Materials And Methods
Mice and Genotyping.
TCR-HA mice and Ins-HA mice were bred as heterozygous transgenic mice and are on the BALB/c background. Fasfl mice derived from C57Bl/6 were created by homologous recombination using a conditional Fas allele in which the exon 9 has been flanked by loxP sites. RIP-Cre mice were on a mixed 129sv, C57Bl/6, and DBA-2 background (13). All animals were maintained in a pathogen-free facility in accordance with the guidelines of the Committee on Animals of Harvard Medical School. Genotyping of transgenes was determined by PCR on tail DNA. Primer sequences were 5′-GGCTACCATGCGAACAATTCACCCG-3′ and 5′-CTCCGTCAGCCATAGCAAATTTCTG-3′ for the HA transgene, 5′-ACAAGGTGGCAGTAACAGGA-3′ and 5′-ACAGTCAGTCTGGTTCCTGA-3′ for the TCR-HA transgene, 5′-CGATGCAACGAGTGATGAGG-3′ and 5′-CATCGCTCGACCAGTTTAGT-3′ for the Cre transgene, and 5′-TGCAGTTGCTGAGATGAACCATTTTCTCTGTCT-3′ (P1) and 5′-GGCTTTGGAAAGGAATTTCCTCCTAAGAGG-3′ (P2) for WT and floxed Fas alleles. A 430-bp amplified product indicated the presence of a WT Fas allele, whereas a 470-bp amplified product indicated the presence of a floxed Fas allele, since the sense primer was located in exon 9 and the antisense one 3′ to the loxP site downstream of exon 9 (Fig. 1 A). Homozygosity for I-Ed was determined by staining peripheral blood leukocytes.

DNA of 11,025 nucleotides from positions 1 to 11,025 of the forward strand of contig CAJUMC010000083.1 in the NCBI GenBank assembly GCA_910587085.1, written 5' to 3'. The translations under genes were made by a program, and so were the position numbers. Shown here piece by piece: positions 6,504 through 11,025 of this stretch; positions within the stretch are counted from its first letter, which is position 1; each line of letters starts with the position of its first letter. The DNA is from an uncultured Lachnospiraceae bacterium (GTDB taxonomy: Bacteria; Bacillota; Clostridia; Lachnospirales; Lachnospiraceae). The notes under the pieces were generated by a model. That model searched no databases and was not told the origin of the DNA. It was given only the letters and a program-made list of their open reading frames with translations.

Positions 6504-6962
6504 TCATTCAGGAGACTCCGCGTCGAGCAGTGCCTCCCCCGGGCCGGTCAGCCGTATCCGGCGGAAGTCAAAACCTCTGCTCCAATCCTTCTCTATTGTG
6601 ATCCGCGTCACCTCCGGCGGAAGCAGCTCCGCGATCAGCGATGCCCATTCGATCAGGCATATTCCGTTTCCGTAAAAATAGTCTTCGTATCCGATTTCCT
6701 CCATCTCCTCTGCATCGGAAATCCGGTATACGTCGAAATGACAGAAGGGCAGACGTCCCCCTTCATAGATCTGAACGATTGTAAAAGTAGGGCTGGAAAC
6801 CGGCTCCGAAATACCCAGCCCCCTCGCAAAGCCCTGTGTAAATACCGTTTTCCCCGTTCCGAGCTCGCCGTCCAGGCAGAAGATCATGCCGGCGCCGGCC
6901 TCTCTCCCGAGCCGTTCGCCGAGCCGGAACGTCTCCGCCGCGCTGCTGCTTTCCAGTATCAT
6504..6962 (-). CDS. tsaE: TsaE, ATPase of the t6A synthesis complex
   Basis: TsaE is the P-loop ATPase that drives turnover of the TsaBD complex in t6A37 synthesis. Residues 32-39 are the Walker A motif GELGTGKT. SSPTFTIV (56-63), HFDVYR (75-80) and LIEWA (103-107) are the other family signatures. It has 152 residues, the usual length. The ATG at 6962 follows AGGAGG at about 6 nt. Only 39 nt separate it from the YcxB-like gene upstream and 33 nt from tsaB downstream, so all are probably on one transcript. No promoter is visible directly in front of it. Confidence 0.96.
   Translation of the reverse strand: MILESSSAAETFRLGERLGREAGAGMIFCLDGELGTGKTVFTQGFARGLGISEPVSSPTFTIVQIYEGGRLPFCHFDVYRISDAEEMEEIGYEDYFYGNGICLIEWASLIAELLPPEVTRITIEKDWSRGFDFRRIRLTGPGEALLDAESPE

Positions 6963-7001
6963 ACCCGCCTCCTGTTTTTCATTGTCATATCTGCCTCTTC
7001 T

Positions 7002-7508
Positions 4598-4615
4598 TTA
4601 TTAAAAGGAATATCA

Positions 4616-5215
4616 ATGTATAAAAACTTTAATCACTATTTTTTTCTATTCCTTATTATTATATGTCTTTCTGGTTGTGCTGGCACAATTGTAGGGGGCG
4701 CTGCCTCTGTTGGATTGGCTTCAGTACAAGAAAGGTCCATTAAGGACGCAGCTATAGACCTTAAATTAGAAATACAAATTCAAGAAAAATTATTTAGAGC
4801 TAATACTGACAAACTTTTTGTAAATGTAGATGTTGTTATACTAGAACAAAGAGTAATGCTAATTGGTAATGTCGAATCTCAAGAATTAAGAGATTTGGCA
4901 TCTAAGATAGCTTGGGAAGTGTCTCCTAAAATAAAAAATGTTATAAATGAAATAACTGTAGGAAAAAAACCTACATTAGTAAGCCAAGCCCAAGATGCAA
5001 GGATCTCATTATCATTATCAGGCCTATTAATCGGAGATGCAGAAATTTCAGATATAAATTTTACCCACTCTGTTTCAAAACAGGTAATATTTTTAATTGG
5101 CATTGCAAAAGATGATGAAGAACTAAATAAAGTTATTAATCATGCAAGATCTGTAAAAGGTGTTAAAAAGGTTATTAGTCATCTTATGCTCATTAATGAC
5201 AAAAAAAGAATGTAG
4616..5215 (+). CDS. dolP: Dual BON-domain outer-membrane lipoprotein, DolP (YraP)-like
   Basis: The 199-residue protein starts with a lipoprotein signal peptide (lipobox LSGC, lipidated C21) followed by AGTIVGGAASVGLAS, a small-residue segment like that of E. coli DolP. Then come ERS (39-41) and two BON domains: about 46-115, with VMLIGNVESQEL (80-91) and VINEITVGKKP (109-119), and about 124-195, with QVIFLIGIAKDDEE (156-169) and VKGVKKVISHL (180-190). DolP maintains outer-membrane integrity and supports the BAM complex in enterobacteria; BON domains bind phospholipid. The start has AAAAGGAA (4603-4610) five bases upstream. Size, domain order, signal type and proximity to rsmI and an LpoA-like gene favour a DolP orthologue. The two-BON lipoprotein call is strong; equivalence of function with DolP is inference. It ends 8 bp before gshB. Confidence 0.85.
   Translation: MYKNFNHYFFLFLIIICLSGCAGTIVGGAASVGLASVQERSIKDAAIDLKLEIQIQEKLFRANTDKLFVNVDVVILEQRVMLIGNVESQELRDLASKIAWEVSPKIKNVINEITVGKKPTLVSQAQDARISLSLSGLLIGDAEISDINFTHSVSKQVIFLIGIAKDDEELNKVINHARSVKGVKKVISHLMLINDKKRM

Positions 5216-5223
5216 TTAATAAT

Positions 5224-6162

RIP-Cre–mediated Fas Recombination in Islet DNA.
DNA was prepared from the thymus, liver, heart, and islets isolated at the Harvard Medical School Islet Core Rodent Isolation. RIP-Cre–mediated Fas recombination was assessed using a sense primer with the sequence 5′-GTCCTCTATTATCCTCATCATGAG-3′ (P3) located upstream of the 5′ loxP site and the antisense primer located downstream of the 3′ loxP site (P2). A 1.7-kb amplified product indicated the presence of intact exon 9, whereas a 260-bp amplified product indicated the presence of a deleted exon 9.
Diabetes Monitoring and Cyclophosphamide Administration.
Development of spontaneous diabetes was assessed by measuring blood glucose twice a week with an automatic glucometer (Accu-chek Advantage; Roche). Cyclophosphamide (Sigma-Aldrich) in PBS was injected intraperitoneally at a dose of 200 mg/kg. Blood glucose levels of cyclophosphamide-treated mice were monitored daily.
Adoptive Transfer of Diabetes.
CD4+ TCR-HA–expressing cells were purified by sorting lymphocytes from spleen and LN of RAG-2−/−, TCR-HA+/− mice stained with the 6.5 (anti–TCR-HA) and anti-CD4 (GK1.5; BD Biosciences) mAbs. 105 sorted 6.5+CD4+ cells were i.v. injected into either RAG-2−/−, Fasfl/fl, Rip-cre+/−, Ins-HA+/− or RAG-2−/−, Fasfl/fl, Rip-cre−/−, Ins-HA+/− mice. Blood glucose levels of the recipients were tested daily.
Results And Discussion